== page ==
Ruby thread feat. win32 message cycle

Hi all.
I’ve tried the simple code:

Thread.new{ runMessageCycle}
puts ‘here’

where runMessageCycle is a simple C extension method with Win32 message
cycle:

static VALUE run(VALUE _self)
{
MSG msg;
while (::GetMessage(&msg, NULL, 0, 0))
{
::TranslateMessage(&msg);
::DispatchMessage(&msg);
}

return _self;

}

I’m very surprised that Thread.new don’t returns (“here” will be never
printed).
What is silly with my code?

Thanks,
Victor.

My guess would be that runMessageCycle never returns (until the while
loop
breaks, anyway) so Ruby never gets a chance to execute any more code.
The C
code in the extension doesn’t know anything about Ruby’s thread
scheduler. I
haven’t tried this, but what if you called rb_thread_select with an
empty
descriptor set on each pass through the while loop?

From: Francis C. [mailto:[email protected]]
Sent: Friday, June 30, 2006 5:29 AM

I
haven’t tried this, but what if you called rb_thread_select with an empty
descriptor set on each pass through the while loop?

BTW, where can I find simple examples of usage of rb_thread_select. I’m
very-very not familiar with it :frowning:

V.

From: Francis C. [mailto:[email protected]]
Sent: Friday, June 30, 2006 5:29 AM

}

I’m very surprised that Thread.new don’t returns (“here” will be never
printed).
What is silly with my code?
My guess would be that runMessageCycle never returns (until the while loop
breaks, anyway) so Ruby never gets a chance to execute any more code.

Yes, It never returns. But I’ve thought its not a problem, because in
the
code:
Thread.new{ sleep(10000) }
puts ‘here’
sleep(10000) also virtually never returns, but code works as expected
(prints ‘here’ and exits).

The C
code in the extension doesn’t know anything about Ruby’s thread scheduler.
I
haven’t tried this, but what if you called rb_thread_select with an empty
descriptor set on each pass through the while loop?

Hmmm… Ok, I’ll try. But I think there must be more general solution
for
threading C extension. No?

V.

On 6/29/06, Victor ‘Zverok’ Shepelev [email protected] wrote:

BTW, where can I find simple examples of usage of rb_thread_select. I’m
very-very not familiar with it :frowning:
<<<<<<<<<<<<

None that I’m aware of. If you can’t find anything easier, look in the
source code of EventMachine (grep in the .h files).

On 6/29/06, Victor ‘Zverok’ Shepelev [email protected] wrote:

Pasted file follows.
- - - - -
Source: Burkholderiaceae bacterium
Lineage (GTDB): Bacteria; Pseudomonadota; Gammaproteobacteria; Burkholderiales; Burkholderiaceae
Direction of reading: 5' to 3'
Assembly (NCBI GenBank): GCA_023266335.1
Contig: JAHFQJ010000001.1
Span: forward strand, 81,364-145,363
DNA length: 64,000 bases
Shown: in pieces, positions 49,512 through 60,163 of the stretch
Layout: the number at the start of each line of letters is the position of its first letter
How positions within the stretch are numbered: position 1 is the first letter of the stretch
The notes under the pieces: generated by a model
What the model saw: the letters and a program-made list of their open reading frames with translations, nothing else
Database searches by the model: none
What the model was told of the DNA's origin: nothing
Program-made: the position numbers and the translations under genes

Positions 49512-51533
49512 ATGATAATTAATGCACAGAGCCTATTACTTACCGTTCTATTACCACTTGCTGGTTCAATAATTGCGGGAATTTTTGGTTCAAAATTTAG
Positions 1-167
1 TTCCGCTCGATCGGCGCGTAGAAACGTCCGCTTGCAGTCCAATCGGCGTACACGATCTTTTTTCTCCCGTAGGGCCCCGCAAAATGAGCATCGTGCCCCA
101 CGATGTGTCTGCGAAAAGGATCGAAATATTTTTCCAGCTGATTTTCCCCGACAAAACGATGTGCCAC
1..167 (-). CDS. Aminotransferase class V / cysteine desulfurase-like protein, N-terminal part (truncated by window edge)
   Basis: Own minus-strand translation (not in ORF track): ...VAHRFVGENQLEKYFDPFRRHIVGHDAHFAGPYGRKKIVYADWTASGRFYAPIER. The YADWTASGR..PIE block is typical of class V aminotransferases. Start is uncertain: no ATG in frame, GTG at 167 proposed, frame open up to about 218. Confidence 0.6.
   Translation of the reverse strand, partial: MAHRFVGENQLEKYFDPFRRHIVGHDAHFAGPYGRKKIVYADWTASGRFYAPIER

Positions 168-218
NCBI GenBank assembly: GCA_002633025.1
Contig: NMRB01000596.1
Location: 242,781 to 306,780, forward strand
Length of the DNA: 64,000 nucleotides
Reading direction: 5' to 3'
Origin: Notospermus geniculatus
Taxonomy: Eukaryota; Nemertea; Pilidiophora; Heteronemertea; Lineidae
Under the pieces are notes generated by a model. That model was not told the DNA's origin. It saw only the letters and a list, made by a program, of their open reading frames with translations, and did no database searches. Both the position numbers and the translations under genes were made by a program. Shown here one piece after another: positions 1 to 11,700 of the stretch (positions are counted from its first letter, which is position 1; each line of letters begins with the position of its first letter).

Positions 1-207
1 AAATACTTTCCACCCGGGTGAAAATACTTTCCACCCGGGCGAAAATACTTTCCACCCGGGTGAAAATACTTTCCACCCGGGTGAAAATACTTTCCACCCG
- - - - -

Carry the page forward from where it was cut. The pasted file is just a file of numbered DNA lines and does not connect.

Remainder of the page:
Yes, It never returns. But I’ve thought its not a problem, because in the
code:
Thread.new{ sleep(10000) }
puts ‘here’
sleep(10000) also virtually never returns, but code works as expected
(prints ‘here’ and exits).
<<<<<<<<<<<<<<<<<<<<<

sleep(10000) is a Ruby call, not a native one. It’s aware that other
Ruby
threads are running. Try doing the same thing on your native thread with
a
native API (I forget what that millisecond-sleep API is on Windows)-
you’ll
find that it blocks your program just as the event loop did.

Hmmm… Ok, I’ll try. But I think there must be more general solution
for
threading C extension. No?<<<<<<<<<<<<<<<<<

You’re wandering into the strange land of native/green thread
interaction. I
won’t be the one to start yet another rehash of this subject ;-). If
you’re
trying to run the Windows GUI event loop, why not just use Ruby tk?

From: Francis C. [mailto:[email protected]]
Sent: Friday, June 30, 2006 6:29 AM

sleep(10000) is a Ruby call, not a native one. It’s aware that other Ruby
threads are running. Try doing the same thing on your native thread with a
native API (I forget what that millisecond-sleep API is on Windows)-
you’ll
find that it blocks your program just as the event loop did.

OK, I’ve got it.

Hmmm… Ok, I’ll try. But I think there must be more general solution
for
threading C extension. No?<<<<<<<<<<<<<<<<<

You’re wandering into the strange land of native/green thread interaction.
I
won’t be the one to start yet another rehash of this subject ;-). If
you’re
trying to run the Windows GUI event loop, why not just use Ruby tk?

Because I’m doing my own GUI library :)))
BTW, here is the solution of my problem (and thank you, the solution was
very close to your advice!):
static VALUE run(VALUE _self)
{
MSG msg;
while (1)
{
::PeekMessage(&msg, NULL, 0, 0, PM_REMOVE); //the 1st
gotcha! We need Peek, not Get message
::TranslateMessage(&msg);
::DispatchMessage(&msg);
if(msg.message == WM_QUIT) break;
rb_thread_schedule(); //second gotcha! Give ruby’s scheduler
the possibility to switch
}

return _self;

}

V.

Put some printfs in the C code - I think you’ll find it never gets out
of
GetMessage. If your thread has no windows it may have no events… or
it it
returns a negative value you’ll stay in the loop as long as it gets
errors.

good luck!
JB

From: John B. [mailto:[email protected]]
Sent: Friday, June 30, 2006 7:19 AM

}

I’m very surprised that Thread.new don’t returns (“here” will be never
printed).
Put some printfs in the C code - I think you’ll find it never gets out of
GetMessage. If your thread has no windows it may have no events… or it
it
returns a negative value you’ll stay in the loop as long as it gets
errors.

I’ve already found the solution. In fact, there were 2 errors:

  1. I had to use PeekMessage instead of GetMessage
  2. I had to do rb_thread_schedule() to let Ruby’s scheduler to switch
    threads.

V.

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